A Q&A With Pam Swander, CEO and Head Coach at Carolina Aquatics Swim Club

Pam Swander

A Q&A With Pam Swander, CEO and Head Coach at Carolina Aquatics Swim Club

Swimming became Pam Swander’s athletic outlet after childhood scoliosis surgery. Since then, she has built an aquatic life working with and learning from some of the nation’s most respected coaches.

Pam Swander

CEO and Head Coach

Carolina Aquatics Swim Club

Lexington, South Carolina

  • Arizona State, B.A., secondary education, 1986
  • CEO and head coach, Carolina Aquatics Swim Club, 2021-present
  • Assistant coach, University of South Carolina, 2018-21
  • Head coach, South Carolina Swim Club, 2016-18
  • Regional manager, SwimMAC Carolina, 2010-16
  • Associate women’s head coach, Indiana University, 2005-10
  • Assistant Coach, Clemson University, 2004-05
  • Senior coach and Swim America director, Washington Townships Swimming Club, 2001-04
  • Assistant senior and age group coach, Indy Dolphins, 2000-01
  • Head age group coach, Center Grove Aquatics Club, 1997-2000
  • Head coach, Yorktown (Ind.) Swim Club, 1987-97
  • Director, USA Swimming Select Camp, 2006-07
  • Vice chair hospitality, USA Swimming Olympic Trials Committee, 2000
  • Indiana delegate, USA Swimming national convention
  • Chairman, nominating committee, South Carolina LSC
  • Member, USA Swimming nominating committee
  • Inducted into the Delaware County (Muncie, Ind.) Athletic Hall of Fame, 2011

SWIMMING WORLD: Three decades-plus as a coach. Were you a swimmer yourself?

COACH PAM SWANDER: Yes, summer league and high school. I started swimming competitively after scoliosis surgery. I have a 12-inch stainless steel Herrington rod implant to straighten my spine. With swimming, I had no physical limits. It was how I earned my high school PE credit.

SW: Any mentors for you as a swimmer?

PS: My first summer league coach ignited my passion for the sport by making it fun to work hard.

SW: As a coach?

PS: Mark Hesse, Chris Ip, Ray Looze and David Marsh.

SW: Training philosophy. What is it?

PS: As a club coach, I believe in a strong technical foundation, IM training, kick-driven activity and race savvy.

SW: Do you see yourself as a proponent of volume, race pace or of something else?

PS: Technique first…then a bit of it all. I will cycle through appropriate volume, race pace and speed at different times in the season.

SW: You have coached at every level from summer league to college. What is the biggest difference in coaching these various groups?

PS: The biggest difference is swimmer perspective and how they prioritize the sport.

SW: How have you shifted your focus with different groups in the actual training…and in relating to your swimmers?

PS: In my current role with CA (Carolina Aquatics), I am coaching the newest team members. This requires an abundance of patience, a ton of education for both swimmers and parents, and honing my practices so the young ones understand. For example, I can’t give instructions like, “Leave on top.” I’ve been reminded that there are a lot of unwritten cultural rules in our sport that need to be taught: Things like, “Don’t save up for a big finish on a set,” or “Don’t speed up to pass then slow down.”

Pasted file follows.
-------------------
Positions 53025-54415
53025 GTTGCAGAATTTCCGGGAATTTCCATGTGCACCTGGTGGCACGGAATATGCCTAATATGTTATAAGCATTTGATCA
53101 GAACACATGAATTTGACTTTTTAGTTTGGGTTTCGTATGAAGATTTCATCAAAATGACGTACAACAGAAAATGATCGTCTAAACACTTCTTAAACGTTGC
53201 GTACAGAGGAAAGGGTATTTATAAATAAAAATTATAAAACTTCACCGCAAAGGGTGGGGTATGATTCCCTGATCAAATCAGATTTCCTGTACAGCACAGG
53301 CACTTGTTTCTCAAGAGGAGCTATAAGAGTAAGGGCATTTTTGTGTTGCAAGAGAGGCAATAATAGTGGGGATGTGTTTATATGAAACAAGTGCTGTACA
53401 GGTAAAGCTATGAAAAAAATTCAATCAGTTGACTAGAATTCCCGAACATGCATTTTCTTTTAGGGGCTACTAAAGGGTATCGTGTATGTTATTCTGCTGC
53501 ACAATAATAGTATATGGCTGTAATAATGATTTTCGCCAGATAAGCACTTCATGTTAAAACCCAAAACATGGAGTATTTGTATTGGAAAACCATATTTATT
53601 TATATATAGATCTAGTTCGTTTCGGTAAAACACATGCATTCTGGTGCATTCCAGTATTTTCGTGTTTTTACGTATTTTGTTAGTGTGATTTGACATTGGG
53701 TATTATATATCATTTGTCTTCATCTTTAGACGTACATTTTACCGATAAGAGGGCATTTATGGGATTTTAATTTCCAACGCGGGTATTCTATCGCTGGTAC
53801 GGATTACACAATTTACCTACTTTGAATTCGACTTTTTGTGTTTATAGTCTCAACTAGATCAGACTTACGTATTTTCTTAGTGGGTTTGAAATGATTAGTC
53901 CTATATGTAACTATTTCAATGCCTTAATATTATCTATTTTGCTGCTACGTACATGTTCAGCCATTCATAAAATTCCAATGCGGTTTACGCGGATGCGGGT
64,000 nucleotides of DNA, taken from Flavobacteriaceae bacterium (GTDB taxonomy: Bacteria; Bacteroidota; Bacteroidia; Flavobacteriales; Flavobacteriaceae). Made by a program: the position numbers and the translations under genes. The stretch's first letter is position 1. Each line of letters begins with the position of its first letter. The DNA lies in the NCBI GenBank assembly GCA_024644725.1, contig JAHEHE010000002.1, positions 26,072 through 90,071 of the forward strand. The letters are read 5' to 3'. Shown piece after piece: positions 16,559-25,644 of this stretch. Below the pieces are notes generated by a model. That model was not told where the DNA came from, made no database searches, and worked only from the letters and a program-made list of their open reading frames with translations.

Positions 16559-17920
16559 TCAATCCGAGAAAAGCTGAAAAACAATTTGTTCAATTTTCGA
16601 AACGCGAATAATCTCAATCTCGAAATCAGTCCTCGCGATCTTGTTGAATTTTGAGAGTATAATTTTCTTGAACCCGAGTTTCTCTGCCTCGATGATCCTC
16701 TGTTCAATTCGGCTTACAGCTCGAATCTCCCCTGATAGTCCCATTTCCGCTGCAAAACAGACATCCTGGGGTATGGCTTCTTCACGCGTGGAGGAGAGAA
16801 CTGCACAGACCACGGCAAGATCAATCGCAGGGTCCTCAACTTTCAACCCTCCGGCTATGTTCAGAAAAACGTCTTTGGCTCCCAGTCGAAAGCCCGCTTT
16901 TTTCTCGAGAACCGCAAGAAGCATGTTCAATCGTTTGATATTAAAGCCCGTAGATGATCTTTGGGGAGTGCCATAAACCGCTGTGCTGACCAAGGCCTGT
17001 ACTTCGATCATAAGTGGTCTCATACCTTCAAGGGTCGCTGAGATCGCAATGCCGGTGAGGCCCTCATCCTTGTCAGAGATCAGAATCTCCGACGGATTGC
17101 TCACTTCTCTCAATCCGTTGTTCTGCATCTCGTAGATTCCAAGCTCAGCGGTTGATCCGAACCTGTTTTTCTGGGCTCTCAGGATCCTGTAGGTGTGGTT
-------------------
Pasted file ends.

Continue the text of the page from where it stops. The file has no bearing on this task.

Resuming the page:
SW: You coached two children (son, Kevin, and daughter, Laura) who were CSCAA All-Americans and American record holders. In coaching them, is there anything you would have done differently?

SW: Professionally, I started coaching before I had my children, so I was always a swim coach who became a mom. At the pool, I was coach, and at home, I was mom. The early years of my career were spent coaching all the programs in my small hometown. My kids participated in those programs. I grew up with my kids in the sport. When they went to college, I pursued college coaching. Chris Ip hired me at Clemson University and mentored me through my first college coaching gig. I am very grateful for all the experiences I’ve had in swimming, and I wouldn’t change a thing.

SW: How did each preceding job prepare you for the next position?

PS: Each step ALWAYS made sense for my family and challenged me to grow and learn. The step from college to SwimMAC was just a new challenge and good for my family. My experience at IU (particularly the women’s team), along with my desire to join Coach David Marsh at SwimMAC in Charlotte, just made sense for me.

SW: You are recognized as a pioneer in how you integrate resistance into your weekly training plan. How does that work?

PS: The inspiration for these types of sets came from my IU days and were modified to be interesting and challenging morning training sets for the club swimmers. The sets create competition among the athletes. They are motivational because the swimmers track their performance from week to week

Basically, they are a combination of resistance with parachutes and fast swimming. I organize the lanes so that the swimmers are racing and competing in each round. Such a set evolves throughout the cycle until it peaks, and then tapers during championship season.

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Michael J. Stott is an ASCA Level 5 coach, golf and swimming writer. His critically acclaimed coming-of-age golf novel, “Too Much Loft,” is in its third printing, and is available from store.Bookbaby.com, Amazon, B&N and distributors worldwide.


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